Judith Hougen (author of Transformed Into Fire) has written some intriguing reflections on the passing of artist Thomas Kinkade. Kinkade is famous for his depictions of a “world without the fall,” full of soft glows and pastoral scenes. It has been shocking to find out (at least for me) that Kinkade’s life shared little resemblance to these peaceful scenes. His own life was apparently full of addiction and relational failures.
Hougen’s recent blog entitled, “The Problem with Light: Reflections on the Life, Death, and Art of Thomas Kinkade,” has this telling observation:
The media has well covered Kinkade’s death last month: his alcoholism and drug use, financial woes, ruined marriage. Understand: there’s no stone in my hands. May none of our lives be summarized by our frailest moments. These details simply juxtapose with his work in an instructive way: here’s a man who scrubbed from his art the mess of life to reach for a world that never was, while his own sank further and further away from his idealistic vision. Perhaps, he was desperate to separate himself from his own fall. Perhaps, the Painter of Light hoped the happy glow of that wintry porch would somehow, someday, receive him.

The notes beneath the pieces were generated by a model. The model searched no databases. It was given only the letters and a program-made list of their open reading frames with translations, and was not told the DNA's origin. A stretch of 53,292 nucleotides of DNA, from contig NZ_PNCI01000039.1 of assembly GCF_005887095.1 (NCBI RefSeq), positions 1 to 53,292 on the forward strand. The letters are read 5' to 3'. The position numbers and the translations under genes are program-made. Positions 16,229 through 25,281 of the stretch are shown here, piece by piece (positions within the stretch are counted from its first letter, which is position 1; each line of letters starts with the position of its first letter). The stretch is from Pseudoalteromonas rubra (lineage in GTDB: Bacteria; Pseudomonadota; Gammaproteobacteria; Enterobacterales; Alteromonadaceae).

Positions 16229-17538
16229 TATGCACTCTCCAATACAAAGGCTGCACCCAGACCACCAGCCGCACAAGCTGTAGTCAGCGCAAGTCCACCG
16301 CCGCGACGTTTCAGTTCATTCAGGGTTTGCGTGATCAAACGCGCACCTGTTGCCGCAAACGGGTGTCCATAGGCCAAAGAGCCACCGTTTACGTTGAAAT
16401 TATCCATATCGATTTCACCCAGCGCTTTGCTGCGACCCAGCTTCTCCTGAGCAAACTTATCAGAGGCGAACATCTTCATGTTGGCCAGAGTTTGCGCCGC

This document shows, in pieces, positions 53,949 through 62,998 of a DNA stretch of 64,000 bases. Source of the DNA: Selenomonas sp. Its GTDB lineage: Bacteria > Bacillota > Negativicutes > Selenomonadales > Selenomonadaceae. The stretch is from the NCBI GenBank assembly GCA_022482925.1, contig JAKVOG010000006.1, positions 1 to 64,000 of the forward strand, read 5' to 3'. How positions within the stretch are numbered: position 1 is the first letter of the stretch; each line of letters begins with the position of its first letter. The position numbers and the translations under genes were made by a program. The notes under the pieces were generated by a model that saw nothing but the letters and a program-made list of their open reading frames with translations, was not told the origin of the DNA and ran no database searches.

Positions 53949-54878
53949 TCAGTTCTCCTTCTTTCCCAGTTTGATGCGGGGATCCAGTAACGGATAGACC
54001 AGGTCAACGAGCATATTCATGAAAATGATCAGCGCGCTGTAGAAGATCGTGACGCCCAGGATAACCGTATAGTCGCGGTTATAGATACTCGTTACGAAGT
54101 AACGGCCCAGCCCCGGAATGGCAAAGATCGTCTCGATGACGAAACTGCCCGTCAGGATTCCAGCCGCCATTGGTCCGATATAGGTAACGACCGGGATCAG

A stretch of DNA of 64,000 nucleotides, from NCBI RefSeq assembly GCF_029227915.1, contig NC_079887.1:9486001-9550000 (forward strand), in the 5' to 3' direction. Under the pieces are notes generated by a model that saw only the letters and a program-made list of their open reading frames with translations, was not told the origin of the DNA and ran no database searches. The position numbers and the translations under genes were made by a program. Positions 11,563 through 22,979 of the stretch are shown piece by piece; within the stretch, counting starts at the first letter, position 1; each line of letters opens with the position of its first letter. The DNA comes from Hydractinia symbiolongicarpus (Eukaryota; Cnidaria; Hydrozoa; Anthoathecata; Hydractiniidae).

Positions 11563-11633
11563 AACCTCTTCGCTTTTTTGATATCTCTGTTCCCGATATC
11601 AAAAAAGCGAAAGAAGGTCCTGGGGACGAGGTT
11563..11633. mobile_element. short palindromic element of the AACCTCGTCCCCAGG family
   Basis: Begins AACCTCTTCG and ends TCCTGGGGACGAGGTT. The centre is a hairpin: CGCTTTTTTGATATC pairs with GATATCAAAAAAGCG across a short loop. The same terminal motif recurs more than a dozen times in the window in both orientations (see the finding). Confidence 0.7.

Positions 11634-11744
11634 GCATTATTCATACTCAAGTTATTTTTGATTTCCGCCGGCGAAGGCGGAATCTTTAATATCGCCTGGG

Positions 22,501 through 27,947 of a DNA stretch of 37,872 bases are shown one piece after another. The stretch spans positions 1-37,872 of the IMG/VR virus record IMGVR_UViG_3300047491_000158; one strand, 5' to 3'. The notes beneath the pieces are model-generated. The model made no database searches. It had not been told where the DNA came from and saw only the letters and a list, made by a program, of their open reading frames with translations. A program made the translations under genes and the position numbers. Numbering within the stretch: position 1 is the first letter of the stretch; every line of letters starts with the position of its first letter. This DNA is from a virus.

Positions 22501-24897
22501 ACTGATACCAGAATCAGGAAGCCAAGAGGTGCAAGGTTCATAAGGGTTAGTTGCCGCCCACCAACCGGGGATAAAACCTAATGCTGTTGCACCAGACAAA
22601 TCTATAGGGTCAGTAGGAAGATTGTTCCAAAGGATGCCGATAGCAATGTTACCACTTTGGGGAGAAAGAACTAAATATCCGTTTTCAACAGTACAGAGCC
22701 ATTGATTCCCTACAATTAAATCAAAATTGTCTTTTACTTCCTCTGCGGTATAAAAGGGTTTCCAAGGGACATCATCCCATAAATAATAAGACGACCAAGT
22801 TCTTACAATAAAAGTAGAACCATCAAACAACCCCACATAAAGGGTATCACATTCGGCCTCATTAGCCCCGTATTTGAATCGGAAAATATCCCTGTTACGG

Hougen then goes on to comment how she encourages her students to write both light and shadow, else their writing possess a shallowness that does not reflect life.
Much of contemporary “Christian culture” fits nicely in Kinkade’s pastoral scene, full of chubby angels and soft light. Perhaps that is why I find so little in these scenes to actually relate to; my own scene is full of both light and shadow, sharp edges and hurricanes as well as gentle slopes and quiet waters.
I find no encouragement from his paintings, since they are an assault on reality as I know it (Maybe these paintings could be fixed simply by adding a guy in the center of every painting with a bloody hatchet. Photoshop anyone??)
We need artists, poets and writers who provide believable worlds for real people to inhabit, like Narnia or Middle Earth!